introductions

#HAWMC day2

Introduce your condition(s) to other Health Activists. What are 5 things you want them to know about your condition/your activism?

  • My mother got me interested in rare disease. Not on purpose. She had other things she wanted to be doing, but instead we all learned something about Progressive Supranuclear Palsy. The word ‘progressive’ gives a clue as to how much fun that was. I first wrote about herself in April 2011. She died 3 months later.
  • PSP affects mulitple body systems and can be hard to describe without the listener drifting off (eyes, movement, speech, swallow, blah, blah, snore…) This video gives some idea of its impact.

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  • There are over 6,000 rare diseases, affecting 1 in 17 of the population. In Northern Ireland, that approximates to 100,000 people- roughly the size of a city such as Derry/ Londonderry.Collectively, rare diseases are common. Unfortunately, that’s not how it feels when a loved one is mysteriously ill and no one seems to know what it is; or when they are eventually diagnosed with a disease that nobody has ever heard of.  As Eileen, who is living with a rare disease, says: “When newly diagnosed the impact on the person/ family is like a bomb going off- everyone is stunned, the air is cloudy and you can’t see the way forward. You feel stuck in time, stranded, isolated, victimised, life as you know it will never be the same. The rest of the world carries on around you, and you have to find a new way to slot back into it. This is made even more difficult because nobody explains to you how to do it, when to do it, what to do if you need help, where to go for help, how to get there, who to ask when you get there.This is even more of a problem when the condition is rare, because nobody knows about it. It doesn’t fall under any umbrella so there is no system, set of guidelines, leaflet, specialist in place that can guide you.It is a very lonely, bleak, soul destroying place to be.” 
  • Although collectively rare diseases are not rare, people living with rare disease are particularly disadvantaged within the health and social care systems because of the lack of information, training or joined up services. Children born with some genetic conditions may not live to see their first birthday, others struggle to gain a name (and correct treatment) for their condition and those that are, happily, living longer than in previous years do not have access appropriate adult services. In Northern Ireland, both children and adults are living with rare disease. Many of those people do not know anyone else with the condition; nor do their neighbours, their GPs, nor their range of Allied Health Professionals. Those people are isolated and anxious, they may be receiving inappropriate treatment, and they have very limited support.  More than ¼ of individuals wait between 1- 5 years for a diagnosis, with many people receiving multiple incorrect diagnoses, and some patients waiting more than 10 years for an accurate diagnosis. The lack of awareness of rare diseases leads to some individuals receiving inappropriate medical treatment and poor social support; this may severely impact people’s quality and length of life.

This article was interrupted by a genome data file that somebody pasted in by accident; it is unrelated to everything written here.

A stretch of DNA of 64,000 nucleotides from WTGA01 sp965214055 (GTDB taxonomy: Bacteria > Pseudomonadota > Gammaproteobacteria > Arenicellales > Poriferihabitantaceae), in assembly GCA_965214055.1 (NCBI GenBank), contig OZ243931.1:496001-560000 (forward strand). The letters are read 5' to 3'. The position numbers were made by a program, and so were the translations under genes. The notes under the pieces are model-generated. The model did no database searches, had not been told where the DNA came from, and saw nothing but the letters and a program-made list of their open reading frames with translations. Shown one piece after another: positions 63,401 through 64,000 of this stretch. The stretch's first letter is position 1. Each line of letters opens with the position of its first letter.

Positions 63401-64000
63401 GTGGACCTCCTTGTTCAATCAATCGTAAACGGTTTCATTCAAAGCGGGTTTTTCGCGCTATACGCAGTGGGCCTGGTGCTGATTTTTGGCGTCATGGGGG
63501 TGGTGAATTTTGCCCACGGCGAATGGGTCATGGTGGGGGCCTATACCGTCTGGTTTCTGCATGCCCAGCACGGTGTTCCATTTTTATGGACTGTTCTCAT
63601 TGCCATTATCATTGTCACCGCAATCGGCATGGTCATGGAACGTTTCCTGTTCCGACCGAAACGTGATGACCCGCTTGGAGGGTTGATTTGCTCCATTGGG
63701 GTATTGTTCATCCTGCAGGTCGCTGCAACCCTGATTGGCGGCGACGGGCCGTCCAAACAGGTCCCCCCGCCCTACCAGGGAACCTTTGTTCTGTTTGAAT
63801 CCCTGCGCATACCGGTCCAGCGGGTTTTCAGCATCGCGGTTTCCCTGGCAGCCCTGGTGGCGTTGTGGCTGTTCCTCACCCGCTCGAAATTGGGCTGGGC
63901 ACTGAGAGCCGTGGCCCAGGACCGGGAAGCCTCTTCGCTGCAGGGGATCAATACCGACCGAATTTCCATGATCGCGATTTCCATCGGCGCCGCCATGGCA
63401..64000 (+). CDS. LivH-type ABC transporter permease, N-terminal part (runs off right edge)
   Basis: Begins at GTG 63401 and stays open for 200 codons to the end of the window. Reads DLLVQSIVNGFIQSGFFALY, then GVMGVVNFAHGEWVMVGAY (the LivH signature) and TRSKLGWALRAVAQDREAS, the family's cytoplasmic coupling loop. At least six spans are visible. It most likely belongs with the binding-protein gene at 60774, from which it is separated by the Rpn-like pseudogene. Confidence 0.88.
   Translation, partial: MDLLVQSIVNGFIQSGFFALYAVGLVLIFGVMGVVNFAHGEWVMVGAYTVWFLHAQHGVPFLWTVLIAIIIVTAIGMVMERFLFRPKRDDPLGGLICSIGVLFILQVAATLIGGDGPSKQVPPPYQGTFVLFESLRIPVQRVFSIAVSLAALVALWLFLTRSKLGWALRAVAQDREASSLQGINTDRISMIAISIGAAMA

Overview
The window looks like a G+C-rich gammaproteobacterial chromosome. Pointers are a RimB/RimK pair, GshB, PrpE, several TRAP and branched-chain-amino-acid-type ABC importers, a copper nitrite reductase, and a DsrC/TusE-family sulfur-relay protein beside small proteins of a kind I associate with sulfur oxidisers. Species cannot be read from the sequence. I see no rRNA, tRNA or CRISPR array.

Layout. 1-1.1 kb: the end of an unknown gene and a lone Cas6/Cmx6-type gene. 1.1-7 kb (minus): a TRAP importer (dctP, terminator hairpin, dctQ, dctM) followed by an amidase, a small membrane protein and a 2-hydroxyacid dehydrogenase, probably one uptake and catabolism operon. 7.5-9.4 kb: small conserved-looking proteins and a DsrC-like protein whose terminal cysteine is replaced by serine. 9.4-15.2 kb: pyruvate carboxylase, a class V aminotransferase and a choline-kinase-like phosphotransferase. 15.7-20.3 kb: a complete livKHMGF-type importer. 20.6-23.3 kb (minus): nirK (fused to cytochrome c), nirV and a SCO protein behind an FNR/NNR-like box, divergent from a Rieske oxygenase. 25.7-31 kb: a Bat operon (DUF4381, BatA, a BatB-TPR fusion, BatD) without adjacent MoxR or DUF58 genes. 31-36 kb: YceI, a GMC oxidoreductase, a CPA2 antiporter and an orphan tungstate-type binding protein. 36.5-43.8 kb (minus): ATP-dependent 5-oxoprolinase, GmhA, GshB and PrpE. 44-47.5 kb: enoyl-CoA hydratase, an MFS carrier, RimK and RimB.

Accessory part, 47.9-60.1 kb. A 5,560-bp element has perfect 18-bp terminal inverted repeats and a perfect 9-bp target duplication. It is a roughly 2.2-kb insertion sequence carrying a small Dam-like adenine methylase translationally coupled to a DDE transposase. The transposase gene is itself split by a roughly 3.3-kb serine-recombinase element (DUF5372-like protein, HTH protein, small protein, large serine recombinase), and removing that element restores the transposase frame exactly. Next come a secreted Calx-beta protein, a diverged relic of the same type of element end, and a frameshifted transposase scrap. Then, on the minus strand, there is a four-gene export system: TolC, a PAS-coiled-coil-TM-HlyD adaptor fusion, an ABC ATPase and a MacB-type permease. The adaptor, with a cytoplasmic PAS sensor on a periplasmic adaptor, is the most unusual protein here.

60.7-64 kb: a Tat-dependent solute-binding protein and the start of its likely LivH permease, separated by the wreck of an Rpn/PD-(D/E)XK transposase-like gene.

• I can campaign on rare disease issues because I had to give up work due to my own chronic ill health. I have issues with fatigue, cognitive disfunction and pain. I’m unreliable, unpredictable and prone to mood swings. I volunteer my time and energy to raising awareness of rare disease issues because I can do a fair bit of that from home, in my pyjamas. Nobody need know that I am the great unwashed, in a scruffy hoody and slipper socks.
  • Major life changes, loss of health (and job, plans for the future, confidence, salary etc), bereavement; it’s hardly surprising my mental health has been affected. Marian’s writing on mental health and cake is wonderful. I find there’s no rhyme nor reason to depression- there’s no easy algorithm or magic wand. I resisted medication for years and have now embraced it with great enthusiasm; it makes an incredible difference to my world and enables me to function. I muddle through.

stephen fry

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I’m sure you were so enthralled by the writing you didn’t notice that was 6 points…. great points, all

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5 thoughts on “introductions”

  1. I didn’t know you in 2011, Fiona, so reading your links from that year helped me even better grasp what the last few years have been like for you. Yes, it’s true that being hampered by your own illness gives you “time” to be an ME spokesperson/activist, but many people I know with chronic illness, and I know quite a few, do not venture into the areas you do. They have not chosen to be a support to others. I wouldn’t dare judge those decisions, but I can applaud and say that you inspire me.

    1. Debra, part of my motivation is to distract myself from my own health. I need to feel useful, so I do what I can! Never mind the sick folk, it’s all about me 😉

  2. Hiya spit-fire spec! I think you are amazing in all that you achieve and all that you try to do. I’m with you on the distraction method, it works well for me and as you say, a laptop while propped on pillows works on those ‘I need bed’ days.

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